Poetry by Richard Fein


Here in the attic I find an eighty-year-old phone book.
And if I were to dial the number for any name,
I’d get a wrong number, dead air or a notice of disconnection.
And the names of the lives I hold between my fingers,
are fading now, losing their legibility.
Phone books have gone mostly digital.
Poor souls, they were born too soon to be scanned and uploaded
into electric impulses forever crisscrossing the net.
And so each name’s number truly is up.
Not an antique, this ancient phonebook, this roll call of ancestors.
But if I tossed it away to save space
then most of those named in this meager genealogy
would be as if they were never named, let alone remembered.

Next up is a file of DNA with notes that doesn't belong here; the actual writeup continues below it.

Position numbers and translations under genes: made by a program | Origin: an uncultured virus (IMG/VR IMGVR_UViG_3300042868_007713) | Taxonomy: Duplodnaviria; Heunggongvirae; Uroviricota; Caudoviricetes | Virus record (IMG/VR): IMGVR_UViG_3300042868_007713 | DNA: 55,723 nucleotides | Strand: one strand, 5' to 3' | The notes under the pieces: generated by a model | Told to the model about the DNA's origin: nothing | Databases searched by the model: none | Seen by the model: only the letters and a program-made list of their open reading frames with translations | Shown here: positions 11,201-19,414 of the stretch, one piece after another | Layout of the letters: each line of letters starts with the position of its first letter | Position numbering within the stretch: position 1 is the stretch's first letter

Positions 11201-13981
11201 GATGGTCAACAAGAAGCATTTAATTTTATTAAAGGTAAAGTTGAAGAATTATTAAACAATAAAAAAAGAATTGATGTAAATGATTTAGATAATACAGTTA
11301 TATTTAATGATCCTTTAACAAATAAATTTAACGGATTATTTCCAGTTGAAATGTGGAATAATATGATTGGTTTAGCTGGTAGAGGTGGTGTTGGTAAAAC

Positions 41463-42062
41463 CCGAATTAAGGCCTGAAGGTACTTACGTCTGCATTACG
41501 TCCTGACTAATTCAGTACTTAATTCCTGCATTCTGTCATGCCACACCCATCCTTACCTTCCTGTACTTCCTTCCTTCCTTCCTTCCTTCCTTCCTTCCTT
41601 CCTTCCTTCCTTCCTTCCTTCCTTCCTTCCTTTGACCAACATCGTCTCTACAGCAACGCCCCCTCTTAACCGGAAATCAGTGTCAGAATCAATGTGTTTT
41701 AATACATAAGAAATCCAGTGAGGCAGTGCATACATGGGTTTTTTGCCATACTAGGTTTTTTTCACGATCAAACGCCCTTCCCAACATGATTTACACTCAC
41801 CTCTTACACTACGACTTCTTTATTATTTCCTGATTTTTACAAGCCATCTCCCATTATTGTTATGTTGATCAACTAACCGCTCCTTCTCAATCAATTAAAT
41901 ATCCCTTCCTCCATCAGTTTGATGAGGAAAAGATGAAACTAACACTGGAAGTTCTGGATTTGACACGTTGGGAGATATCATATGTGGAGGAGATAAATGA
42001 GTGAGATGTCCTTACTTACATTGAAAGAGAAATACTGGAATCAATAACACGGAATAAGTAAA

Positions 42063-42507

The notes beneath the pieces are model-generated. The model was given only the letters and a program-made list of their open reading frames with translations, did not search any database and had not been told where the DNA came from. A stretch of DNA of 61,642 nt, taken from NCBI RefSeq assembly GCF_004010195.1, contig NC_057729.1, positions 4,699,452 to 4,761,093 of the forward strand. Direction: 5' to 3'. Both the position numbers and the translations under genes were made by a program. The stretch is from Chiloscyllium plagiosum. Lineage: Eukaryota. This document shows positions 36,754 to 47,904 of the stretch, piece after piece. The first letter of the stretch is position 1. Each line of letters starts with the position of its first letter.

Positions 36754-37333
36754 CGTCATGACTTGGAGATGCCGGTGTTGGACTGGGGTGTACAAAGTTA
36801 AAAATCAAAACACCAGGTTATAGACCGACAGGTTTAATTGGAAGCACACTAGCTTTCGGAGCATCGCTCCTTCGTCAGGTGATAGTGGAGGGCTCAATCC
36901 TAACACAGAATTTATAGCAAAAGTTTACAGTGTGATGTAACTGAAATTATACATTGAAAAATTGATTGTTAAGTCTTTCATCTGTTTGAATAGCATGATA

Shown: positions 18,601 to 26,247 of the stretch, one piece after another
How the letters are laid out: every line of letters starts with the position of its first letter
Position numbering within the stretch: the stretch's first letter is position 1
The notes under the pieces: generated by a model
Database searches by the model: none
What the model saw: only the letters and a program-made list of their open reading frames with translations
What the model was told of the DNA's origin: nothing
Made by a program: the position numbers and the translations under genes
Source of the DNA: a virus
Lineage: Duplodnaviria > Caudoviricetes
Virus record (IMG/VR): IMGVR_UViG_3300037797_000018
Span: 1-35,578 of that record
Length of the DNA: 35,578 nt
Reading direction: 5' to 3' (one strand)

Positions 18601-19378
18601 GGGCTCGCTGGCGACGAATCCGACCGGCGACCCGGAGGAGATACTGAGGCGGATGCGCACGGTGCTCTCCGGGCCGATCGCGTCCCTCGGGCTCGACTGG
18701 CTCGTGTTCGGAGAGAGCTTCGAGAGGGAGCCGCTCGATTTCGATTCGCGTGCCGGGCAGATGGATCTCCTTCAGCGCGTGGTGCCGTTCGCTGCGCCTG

It’s Life that’s eternal but never a single life.


About Richard Fein

Richard Fein was a finalist in The 2004 New York Center for Book Arts Chapbook Competition. A chapbook of his poems was published by Parallel Press, University of Wisconsin, Madison. He has been published in many web and print journals such as Cordite, Cortland Review, Reed, Southern Review, Roanoke Review, Birmingham Poetry Review, Mississippi Review, Paris/atlantic, Canadian Dimension, Black Swan Review, Exquisite Corpse, Foliate Oak, Morpo Review, Ken*Again, Oregon East, Southern Humanities Review, Skyline, Touchstone, Windsor Review, Maverick, Parnassus Literary Review, Small Pond, Kansas Quarterly, Blue Unicorn, Terrain Aroostook Review, Compass Rose, Whiskey Island Review, Oregon East, Bad Penny Review, Constellations, The Kentucky Review, and many others.